China is now the world's largest market for cars, and the Auto China 2012 car show is now taking place in Beijing. Here, the Denza electric car, a joint creation by Daimler and Chinese manufacturer BYD, is unveiled Monday. AP hide caption

toggle caption AP
Carmakers In China Rev Up As Industry Shifts East
  • Download
  • <iframe src="https://www.npr.org/player/embed/151292769/151339961" width="100%" height="290" frameborder="0" scrolling="no" title="NPR embedded audio player">
  • Transcript
GM To Add 600 Chinese Dealerships In 2012
  • Download
  • <iframe src="https://www.npr.org/player/embed/151261415/151261853" width="100%" height="290" frameborder="0" scrolling="no" title="NPR embedded audio player">
  • Transcript

In Shanghai Calling, Chinese-American attorney Sam Chao (Daniel Henney) relocates from New York to Shanghai at the behest of his law firm. He develops a relationship with Amanda (Eliza Coupe), an expert on relocation and local customs and culture. Americatown, LLC hide caption

toggle caption Americatown, LLC
'Shanghai': A Rom-Com Look At Americans In China
  • Download
  • <iframe src="https://www.npr.org/player/embed/149462398/149973203" width="100%" height="290" frameborder="0" scrolling="no" title="NPR embedded audio player">
  • Transcript

A volunteer feeds one of the dogs rescued from slaughter last December in a stand-off between animal rights activists and dog-meat sellers in central China. Such rescues have been taking place with some regularity in China. Frank Langfitt/NPR hide caption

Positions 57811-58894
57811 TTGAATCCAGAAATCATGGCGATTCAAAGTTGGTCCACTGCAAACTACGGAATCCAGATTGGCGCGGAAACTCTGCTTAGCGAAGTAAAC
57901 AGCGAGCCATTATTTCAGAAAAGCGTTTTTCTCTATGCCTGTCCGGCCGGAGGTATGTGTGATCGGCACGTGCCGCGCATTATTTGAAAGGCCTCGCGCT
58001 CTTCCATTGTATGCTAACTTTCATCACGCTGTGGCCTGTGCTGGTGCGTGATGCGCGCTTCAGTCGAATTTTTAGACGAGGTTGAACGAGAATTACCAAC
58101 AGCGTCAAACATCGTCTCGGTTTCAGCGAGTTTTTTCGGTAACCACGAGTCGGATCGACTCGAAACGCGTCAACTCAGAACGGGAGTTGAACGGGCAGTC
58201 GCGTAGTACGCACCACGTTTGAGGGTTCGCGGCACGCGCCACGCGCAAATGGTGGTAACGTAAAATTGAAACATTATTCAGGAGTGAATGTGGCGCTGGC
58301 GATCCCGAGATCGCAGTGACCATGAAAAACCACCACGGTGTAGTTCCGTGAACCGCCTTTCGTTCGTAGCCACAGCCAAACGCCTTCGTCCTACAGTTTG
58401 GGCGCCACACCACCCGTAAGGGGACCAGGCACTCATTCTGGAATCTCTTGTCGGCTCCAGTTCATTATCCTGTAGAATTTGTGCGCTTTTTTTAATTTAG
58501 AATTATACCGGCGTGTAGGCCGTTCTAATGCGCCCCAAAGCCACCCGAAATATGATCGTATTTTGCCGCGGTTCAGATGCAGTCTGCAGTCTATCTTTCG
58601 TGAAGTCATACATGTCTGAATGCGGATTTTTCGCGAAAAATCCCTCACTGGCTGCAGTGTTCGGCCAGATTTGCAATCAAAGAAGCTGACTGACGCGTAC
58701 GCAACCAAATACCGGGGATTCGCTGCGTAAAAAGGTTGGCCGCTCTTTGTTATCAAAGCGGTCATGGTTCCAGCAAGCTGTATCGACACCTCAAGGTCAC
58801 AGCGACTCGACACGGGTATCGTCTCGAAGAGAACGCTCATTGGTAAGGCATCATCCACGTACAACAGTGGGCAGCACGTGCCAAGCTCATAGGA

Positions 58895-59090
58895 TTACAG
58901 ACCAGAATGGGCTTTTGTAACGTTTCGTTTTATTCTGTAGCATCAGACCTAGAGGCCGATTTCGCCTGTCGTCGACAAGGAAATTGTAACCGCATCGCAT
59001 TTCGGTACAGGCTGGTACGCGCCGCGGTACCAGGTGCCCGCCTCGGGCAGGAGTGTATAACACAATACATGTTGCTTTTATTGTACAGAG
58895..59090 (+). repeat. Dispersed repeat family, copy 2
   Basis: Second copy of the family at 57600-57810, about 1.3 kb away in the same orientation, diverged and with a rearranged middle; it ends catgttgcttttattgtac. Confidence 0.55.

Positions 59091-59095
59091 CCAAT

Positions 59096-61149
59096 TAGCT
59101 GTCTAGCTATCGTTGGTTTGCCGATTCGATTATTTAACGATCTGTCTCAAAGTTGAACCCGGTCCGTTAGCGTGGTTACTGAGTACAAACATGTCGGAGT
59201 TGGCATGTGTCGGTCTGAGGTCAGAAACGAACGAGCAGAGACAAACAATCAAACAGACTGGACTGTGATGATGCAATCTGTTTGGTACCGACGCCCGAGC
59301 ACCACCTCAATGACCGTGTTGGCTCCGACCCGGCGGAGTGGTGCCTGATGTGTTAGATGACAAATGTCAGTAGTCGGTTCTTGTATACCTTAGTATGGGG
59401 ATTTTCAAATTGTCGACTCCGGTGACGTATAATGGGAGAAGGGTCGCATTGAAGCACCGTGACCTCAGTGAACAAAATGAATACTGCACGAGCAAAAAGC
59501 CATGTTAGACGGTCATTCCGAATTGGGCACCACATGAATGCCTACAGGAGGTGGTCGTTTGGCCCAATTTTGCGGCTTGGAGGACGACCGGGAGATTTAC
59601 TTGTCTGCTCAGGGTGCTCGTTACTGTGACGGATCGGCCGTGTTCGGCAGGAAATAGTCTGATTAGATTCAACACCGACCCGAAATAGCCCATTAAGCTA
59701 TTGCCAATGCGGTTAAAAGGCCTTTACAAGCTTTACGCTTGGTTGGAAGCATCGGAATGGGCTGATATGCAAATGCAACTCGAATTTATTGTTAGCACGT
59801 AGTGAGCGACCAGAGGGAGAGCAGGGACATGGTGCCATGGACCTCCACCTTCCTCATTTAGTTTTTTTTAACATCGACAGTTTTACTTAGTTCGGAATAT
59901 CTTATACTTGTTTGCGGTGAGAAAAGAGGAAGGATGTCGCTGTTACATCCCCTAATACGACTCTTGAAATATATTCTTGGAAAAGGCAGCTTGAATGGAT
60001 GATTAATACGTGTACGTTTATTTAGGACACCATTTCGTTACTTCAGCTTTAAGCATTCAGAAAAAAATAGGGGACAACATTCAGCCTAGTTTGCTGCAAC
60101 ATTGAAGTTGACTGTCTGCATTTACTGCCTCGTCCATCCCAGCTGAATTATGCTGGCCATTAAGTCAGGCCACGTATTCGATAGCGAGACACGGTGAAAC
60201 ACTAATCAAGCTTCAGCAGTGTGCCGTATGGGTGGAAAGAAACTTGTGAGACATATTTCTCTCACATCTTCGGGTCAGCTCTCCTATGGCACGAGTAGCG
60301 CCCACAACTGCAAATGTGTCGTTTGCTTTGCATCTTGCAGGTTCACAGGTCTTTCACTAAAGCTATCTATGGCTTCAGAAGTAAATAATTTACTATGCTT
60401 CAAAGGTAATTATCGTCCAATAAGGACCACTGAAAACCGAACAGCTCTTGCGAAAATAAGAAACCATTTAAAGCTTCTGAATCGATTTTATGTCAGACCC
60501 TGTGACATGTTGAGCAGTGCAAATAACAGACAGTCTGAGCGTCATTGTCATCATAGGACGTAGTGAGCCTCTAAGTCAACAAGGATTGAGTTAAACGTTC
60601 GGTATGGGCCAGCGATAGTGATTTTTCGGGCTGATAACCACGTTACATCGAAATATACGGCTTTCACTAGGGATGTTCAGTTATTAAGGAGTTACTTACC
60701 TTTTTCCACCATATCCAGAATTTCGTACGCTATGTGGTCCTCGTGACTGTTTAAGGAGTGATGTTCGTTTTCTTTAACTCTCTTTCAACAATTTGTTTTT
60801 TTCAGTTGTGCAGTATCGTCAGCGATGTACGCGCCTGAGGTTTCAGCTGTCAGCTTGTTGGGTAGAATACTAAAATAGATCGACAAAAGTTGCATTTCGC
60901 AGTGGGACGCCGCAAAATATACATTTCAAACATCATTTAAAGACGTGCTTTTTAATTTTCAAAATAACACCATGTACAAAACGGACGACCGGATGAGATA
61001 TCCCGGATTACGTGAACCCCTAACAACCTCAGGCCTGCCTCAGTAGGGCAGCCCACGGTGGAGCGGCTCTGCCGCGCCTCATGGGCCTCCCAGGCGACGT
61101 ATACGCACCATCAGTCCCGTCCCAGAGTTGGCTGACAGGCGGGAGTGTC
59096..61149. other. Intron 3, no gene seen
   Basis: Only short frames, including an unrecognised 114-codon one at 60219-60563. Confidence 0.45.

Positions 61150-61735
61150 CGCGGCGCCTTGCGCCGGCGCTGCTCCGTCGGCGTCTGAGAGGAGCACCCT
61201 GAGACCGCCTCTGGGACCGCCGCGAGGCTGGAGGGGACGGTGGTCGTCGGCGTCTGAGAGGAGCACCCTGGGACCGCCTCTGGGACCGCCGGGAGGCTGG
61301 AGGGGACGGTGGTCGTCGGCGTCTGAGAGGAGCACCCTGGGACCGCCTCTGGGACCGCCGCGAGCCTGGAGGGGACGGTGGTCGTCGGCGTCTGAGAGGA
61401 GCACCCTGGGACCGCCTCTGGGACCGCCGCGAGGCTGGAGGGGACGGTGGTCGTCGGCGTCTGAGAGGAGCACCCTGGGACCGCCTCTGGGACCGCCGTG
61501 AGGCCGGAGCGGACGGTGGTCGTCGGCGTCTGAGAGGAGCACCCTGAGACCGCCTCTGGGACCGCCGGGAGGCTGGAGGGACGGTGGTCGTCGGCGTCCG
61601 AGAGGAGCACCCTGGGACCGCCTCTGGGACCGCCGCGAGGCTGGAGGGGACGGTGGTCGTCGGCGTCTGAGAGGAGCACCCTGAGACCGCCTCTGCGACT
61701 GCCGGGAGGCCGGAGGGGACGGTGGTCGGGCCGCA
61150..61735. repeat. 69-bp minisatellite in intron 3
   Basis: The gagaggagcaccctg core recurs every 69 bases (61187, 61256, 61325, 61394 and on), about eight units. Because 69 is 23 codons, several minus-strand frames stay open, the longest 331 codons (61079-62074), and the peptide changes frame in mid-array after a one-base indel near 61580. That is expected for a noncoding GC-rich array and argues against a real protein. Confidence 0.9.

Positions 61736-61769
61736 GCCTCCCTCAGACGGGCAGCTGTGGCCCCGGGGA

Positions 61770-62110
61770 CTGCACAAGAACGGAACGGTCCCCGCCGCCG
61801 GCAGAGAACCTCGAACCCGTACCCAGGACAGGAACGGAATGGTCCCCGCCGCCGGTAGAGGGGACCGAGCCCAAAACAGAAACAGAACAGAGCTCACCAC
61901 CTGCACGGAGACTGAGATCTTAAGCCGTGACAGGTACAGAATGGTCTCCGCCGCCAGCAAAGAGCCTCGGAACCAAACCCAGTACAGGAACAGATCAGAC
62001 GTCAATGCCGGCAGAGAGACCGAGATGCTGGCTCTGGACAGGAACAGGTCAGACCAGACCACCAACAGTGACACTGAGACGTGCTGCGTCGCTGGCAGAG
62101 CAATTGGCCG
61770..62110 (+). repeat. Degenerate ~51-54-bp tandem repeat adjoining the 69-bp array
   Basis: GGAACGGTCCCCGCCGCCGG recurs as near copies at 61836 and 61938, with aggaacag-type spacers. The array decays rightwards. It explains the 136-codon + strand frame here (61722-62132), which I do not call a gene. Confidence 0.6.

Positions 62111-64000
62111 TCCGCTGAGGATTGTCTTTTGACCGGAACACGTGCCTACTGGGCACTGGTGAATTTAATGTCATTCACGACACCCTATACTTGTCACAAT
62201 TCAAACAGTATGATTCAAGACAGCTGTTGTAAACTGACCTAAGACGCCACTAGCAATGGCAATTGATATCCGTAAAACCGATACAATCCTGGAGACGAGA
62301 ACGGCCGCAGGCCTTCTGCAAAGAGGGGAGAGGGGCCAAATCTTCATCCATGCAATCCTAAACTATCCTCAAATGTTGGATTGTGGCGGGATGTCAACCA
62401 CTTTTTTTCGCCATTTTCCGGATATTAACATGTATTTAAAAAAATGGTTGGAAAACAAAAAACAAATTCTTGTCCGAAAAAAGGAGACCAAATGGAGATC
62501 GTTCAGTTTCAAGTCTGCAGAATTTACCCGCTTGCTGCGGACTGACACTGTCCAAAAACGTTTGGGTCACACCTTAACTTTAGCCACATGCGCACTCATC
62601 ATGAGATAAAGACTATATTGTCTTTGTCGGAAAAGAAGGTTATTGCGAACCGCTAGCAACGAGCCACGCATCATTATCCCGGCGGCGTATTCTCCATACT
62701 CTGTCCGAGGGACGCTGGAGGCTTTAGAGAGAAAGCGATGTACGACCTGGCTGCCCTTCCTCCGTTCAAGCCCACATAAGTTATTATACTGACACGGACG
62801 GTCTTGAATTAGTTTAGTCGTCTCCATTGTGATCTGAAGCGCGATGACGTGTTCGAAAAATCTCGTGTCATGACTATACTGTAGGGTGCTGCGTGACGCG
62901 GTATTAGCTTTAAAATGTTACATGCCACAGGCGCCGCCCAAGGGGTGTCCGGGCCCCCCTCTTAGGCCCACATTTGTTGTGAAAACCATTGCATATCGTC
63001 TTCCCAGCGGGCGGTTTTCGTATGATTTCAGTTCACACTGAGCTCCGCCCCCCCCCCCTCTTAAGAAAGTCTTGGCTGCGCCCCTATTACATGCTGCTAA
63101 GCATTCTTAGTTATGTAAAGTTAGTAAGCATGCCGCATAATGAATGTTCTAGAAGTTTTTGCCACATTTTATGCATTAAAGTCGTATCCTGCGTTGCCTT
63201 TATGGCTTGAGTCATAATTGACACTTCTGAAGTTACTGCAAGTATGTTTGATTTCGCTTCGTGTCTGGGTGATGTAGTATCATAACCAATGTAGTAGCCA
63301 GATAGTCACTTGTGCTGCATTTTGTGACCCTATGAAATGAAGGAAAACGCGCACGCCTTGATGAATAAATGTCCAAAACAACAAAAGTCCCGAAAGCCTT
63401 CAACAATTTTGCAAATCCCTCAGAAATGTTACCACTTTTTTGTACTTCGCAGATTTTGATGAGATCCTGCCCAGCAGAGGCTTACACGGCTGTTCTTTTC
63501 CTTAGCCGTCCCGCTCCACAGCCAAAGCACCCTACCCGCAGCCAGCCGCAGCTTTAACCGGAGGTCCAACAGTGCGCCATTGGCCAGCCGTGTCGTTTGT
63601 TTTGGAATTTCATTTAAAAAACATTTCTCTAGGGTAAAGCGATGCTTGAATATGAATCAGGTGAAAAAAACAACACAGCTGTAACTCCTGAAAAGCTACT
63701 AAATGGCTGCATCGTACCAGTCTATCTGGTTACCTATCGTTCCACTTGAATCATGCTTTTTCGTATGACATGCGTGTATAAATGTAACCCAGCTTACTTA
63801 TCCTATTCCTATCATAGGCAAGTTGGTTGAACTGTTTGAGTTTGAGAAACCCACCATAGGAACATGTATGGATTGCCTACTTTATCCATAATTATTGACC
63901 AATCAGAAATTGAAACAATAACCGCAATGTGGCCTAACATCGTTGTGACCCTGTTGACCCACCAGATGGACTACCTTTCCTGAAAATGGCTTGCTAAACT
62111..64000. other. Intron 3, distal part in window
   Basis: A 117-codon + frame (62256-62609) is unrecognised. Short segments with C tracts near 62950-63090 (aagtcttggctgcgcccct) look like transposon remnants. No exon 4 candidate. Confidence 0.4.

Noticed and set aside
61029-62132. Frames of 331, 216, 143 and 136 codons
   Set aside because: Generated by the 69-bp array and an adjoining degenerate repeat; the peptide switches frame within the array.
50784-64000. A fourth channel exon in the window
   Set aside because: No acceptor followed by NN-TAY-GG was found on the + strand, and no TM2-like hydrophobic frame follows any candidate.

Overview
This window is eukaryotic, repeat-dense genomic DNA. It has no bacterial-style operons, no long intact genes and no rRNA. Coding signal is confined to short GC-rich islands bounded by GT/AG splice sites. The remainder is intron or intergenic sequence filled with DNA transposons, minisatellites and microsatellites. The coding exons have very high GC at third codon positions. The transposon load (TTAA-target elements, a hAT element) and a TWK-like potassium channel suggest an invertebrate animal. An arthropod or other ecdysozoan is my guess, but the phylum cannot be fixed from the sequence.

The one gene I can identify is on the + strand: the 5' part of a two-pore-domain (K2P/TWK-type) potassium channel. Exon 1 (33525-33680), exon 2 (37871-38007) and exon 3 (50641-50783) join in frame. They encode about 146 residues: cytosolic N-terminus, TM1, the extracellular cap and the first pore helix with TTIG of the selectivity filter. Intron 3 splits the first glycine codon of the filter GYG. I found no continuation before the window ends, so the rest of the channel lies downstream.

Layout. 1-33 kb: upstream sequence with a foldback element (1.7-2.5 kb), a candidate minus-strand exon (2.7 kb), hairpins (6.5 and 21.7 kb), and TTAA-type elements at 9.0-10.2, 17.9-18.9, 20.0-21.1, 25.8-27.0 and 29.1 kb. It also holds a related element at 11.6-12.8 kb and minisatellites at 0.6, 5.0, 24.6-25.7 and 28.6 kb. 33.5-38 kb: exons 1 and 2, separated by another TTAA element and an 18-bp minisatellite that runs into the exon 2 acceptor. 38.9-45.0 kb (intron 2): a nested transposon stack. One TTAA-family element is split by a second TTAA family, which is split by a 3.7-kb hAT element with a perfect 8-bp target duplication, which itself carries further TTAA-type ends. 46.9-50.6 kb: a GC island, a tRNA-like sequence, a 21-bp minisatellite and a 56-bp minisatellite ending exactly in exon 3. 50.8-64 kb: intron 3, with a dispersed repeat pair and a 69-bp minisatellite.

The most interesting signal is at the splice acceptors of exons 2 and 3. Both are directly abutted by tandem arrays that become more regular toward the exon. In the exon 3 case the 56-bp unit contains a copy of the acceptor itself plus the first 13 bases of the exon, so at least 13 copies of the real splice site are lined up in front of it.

toggle caption Frank Langfitt/NPR
Headed For The Butcher, Chinese Dogs Are Rescued
  • Download
  • <iframe src="https://www.npr.org/player/embed/149617086/149635800" width="100%" height="290" frameborder="0" scrolling="no" title="NPR embedded audio player">
  • Transcript

China's top Communist leaders, including Mao Tse-tung and Deng Xiao-ping, edge out Tibetan deities before a horrified Tibetan monk. This refers to the government's mandate that a photo of the leaders be placed in Tibetan monasteries at a time when monks continue to light themselves on fire to protest Chinese rule. Courtesy Rebel Pepper hide caption

toggle caption Courtesy Rebel Pepper

Workers burned during an explosion at an Apple supplier factory in Shanghai are seen at a hospital where they are receiving continued treatment for their injuries. According to the factory, 24 workers were burned in the explosion. Frank Langfitt/NPR hide caption

toggle caption Frank Langfitt/NPR
iPad Workers: Plant Inspected Hours Before Blast
  • Download
  • <iframe src="https://www.npr.org/player/embed/148421415/148435451" width="100%" height="290" frameborder="0" scrolling="no" title="NPR embedded audio player">
  • Transcript

A Malaysian customs official examines elephant tusks at a port in Kalang. Malaysia has become an ivory transit hub, with African elephant tusks bound for China. Worldwide, authorities seized more than 5,000 smuggled tusks. AFP/Getty Images hide caption

toggle caption AFP/Getty Images
Looking For Elephant Ivory? Try China
  • Download
  • <iframe src="https://www.npr.org/player/embed/147756651/147787642" width="100%" height="290" frameborder="0" scrolling="no" title="NPR embedded audio player">
  • Transcript
World Bank Cautions China About Looming Crisis
  • Download